Motivation is in Your Own Questions
Other than continuing to read this post, what are you supposed to be doing now?
And why are you supposed to be doing it? Is it something you must do to keep a job, to please someone else, or to get something over and done?
If that’s the case, it may help in making the motivation black hole. You know, the one all the energy gets sucked into.
We’ll get back to that in a moment.
This is the first in a series about motivation, its promoters and detractors, and some of the key qualities to cultivate in order to motivate yourself.
What is Motivation?
When you get to a certain stage in life, you begin to wonder where your mojo went and how to get it back. It makes sense. Motivation is a powerful force.
Motivation is a state of mind, an attitude, a way of thinking, being, and doing that can reap rewards beyond your wildest dreams. Frances Coombes
Wikipedia tells us it’s the driving force by which humans reach their goals.
If you plug the term in to Google Search, you get 218,000,000 hits. Over 7,000,000 people search for the word each month. So it seems like it may be a commodity that we are all looking for.
The root to the word ‘motivation’ is motere. It’s latin – to move. It is also the root of the words motion and emotion.
Motivation is connected to the emotion behind the forward motion. It’s the go juice we all look for to get things done.
Motivation is Work
What gets projects done for me is not inspiration. I have no idea what inspiration really is. I know that I get really curious about things, and when that gets mixed with rigor, a project gets completed. And that’s basically it, it’s that simple. When curiosity and rigor get together, something happens. And when one of these things [isn't] there, nothing happens, or the project doesn’t really reach people.” ~ Andrew Zuckerman
I heard John Sandford, author of the Lucas Davenport novels, interviewed on the radio a few months ago. I listened closely because I’ve read most of his novels. They are all based here in Minnesota, many right here in Minneapolis. There is an air of familiarity to them. And they are good.
He was asked what the inspiration was for his writing. He answered by saying that he was not someone who wrote on inspiration. He said writing was work for him and he worked hard at it.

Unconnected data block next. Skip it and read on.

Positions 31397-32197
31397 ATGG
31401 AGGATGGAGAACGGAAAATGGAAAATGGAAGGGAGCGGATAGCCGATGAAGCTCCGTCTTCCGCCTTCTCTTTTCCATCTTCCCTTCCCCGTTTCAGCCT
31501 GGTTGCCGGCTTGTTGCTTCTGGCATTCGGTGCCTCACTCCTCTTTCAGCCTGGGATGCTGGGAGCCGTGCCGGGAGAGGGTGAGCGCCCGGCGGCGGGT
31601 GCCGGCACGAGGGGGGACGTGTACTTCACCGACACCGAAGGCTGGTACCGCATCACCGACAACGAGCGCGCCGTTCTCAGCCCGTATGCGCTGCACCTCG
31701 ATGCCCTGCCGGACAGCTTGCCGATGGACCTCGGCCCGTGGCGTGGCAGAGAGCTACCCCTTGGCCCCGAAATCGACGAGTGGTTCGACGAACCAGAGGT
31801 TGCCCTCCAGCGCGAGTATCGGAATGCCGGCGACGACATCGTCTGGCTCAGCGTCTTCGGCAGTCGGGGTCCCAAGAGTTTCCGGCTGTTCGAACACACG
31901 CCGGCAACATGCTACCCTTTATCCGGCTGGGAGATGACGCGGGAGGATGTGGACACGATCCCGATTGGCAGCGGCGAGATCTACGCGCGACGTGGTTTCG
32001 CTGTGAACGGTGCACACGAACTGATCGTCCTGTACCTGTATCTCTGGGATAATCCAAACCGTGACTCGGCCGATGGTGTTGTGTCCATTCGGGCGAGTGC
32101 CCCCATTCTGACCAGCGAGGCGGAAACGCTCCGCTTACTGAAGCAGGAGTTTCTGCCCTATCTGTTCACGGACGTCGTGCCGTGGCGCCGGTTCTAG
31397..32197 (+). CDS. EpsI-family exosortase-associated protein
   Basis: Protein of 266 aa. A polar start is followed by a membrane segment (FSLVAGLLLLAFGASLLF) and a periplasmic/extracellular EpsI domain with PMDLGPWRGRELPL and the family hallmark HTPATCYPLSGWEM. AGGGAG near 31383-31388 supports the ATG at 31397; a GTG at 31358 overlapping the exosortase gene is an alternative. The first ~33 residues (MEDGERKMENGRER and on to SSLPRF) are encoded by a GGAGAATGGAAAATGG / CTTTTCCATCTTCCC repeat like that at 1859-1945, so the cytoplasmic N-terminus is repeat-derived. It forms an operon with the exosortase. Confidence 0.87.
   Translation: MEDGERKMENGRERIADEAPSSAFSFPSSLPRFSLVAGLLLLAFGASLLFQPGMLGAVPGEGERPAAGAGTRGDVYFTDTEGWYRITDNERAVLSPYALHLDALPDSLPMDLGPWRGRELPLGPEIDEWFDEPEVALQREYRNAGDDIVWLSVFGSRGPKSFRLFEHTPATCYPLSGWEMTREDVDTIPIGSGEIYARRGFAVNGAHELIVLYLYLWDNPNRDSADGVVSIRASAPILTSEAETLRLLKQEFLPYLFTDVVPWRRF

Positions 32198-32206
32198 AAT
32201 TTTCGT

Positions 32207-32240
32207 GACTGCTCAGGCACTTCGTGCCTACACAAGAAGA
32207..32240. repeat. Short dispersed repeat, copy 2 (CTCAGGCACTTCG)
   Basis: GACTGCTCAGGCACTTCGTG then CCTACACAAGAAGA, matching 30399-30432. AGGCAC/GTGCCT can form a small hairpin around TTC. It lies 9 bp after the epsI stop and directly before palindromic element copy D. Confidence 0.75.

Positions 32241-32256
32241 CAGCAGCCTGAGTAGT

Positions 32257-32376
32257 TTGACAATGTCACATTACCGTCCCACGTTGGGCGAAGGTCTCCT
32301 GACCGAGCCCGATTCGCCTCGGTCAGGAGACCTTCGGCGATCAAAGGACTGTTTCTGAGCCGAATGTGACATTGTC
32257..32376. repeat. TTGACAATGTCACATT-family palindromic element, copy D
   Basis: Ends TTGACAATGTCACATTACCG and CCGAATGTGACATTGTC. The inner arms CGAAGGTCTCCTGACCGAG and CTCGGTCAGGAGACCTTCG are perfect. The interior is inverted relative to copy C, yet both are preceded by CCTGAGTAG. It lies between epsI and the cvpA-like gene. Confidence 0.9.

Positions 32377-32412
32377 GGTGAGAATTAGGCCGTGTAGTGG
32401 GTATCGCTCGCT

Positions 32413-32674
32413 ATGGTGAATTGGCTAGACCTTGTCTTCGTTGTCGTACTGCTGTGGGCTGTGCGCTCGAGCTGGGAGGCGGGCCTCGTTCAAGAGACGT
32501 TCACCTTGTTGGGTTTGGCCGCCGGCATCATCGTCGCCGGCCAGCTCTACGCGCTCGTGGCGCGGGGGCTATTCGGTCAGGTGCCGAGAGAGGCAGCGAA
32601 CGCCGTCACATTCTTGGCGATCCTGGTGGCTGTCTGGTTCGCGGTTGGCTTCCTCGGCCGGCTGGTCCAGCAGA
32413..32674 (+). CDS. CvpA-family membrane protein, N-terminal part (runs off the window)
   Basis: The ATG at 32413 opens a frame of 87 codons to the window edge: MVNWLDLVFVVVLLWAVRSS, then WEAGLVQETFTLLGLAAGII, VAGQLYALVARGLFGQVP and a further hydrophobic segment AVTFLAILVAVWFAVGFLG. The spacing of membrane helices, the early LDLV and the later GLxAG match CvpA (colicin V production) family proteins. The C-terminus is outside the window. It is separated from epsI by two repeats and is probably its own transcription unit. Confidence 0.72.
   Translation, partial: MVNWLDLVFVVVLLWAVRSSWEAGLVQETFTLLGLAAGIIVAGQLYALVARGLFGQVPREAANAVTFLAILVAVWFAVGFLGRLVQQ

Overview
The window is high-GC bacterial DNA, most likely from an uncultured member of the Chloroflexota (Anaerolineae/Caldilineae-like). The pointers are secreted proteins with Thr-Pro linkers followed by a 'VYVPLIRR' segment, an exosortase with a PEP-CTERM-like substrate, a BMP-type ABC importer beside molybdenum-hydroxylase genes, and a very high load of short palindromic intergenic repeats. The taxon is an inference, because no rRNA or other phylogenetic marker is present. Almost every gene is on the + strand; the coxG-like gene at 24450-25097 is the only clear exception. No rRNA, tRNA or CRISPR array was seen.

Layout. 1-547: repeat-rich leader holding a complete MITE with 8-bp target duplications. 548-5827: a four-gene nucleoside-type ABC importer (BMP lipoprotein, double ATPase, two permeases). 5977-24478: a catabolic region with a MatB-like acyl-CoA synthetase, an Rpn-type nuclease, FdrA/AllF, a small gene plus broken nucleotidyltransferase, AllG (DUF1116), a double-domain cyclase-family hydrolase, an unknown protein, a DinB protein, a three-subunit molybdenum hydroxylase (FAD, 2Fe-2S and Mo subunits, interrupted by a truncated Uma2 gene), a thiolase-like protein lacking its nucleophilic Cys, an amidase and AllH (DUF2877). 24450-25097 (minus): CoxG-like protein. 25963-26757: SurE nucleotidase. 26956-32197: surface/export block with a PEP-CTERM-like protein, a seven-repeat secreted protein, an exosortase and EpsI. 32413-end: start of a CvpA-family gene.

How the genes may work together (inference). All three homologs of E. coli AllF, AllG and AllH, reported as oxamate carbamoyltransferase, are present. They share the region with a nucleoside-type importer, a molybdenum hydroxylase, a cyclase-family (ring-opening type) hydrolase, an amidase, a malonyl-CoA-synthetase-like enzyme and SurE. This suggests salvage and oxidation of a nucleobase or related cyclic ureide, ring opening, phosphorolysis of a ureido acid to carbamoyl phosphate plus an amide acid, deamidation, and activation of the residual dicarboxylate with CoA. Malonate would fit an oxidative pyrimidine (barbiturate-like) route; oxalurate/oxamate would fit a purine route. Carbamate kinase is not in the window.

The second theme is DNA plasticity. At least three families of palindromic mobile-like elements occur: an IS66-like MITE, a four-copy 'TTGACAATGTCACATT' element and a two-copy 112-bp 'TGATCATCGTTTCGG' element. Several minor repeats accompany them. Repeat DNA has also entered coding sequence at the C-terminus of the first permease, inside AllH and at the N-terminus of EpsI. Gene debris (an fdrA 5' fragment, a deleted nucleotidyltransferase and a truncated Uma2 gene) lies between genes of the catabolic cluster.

If we want to be motivated to create the life we want, waiting for inspiration can be a long wait. It’s better to count on some perspiration. It’s best not to wait for the feeling of motivation. It’s not a feeling, it exists in positive action.
That doesn’t tell you how to get motivated, though. Let me start by writing a bit about the two sides to motivation.
The Polar Opposite Sides of Motivation
For some of us, motivation comes because we have a positive goal. What I mean by that is that we are motivated by something, some activity or goal draws us toward it. This is the approach side of our mojo. We find something we want and we head toward it.
At other times, motivation comes from what I will call a negative goal. We work to avoid some outcome. Some consequence repels us to w work hard to avoid it. This is the avoidance side of motivation.
Let’s return to the questions I asked at the beginning of this post. If we are doing something that’s expected of us for some reason such as saving a job, we are often working on the negative side of the equation. Unless it is a job we truly love, we want to prevent negative consequences at work.
It’s hard to bring your A-game to goals, even when you get paid to do it, that are not really yours.
When goals fit your life purpose, motivation seems to show up like magic.
But it ain’t magic. It’s motivation. You want to move. It’s work. And we have to do the work. There is power in positive action.
So, what do you want in life?
What is your purpose at this stage in your life?
Where do you want your life to be headed?
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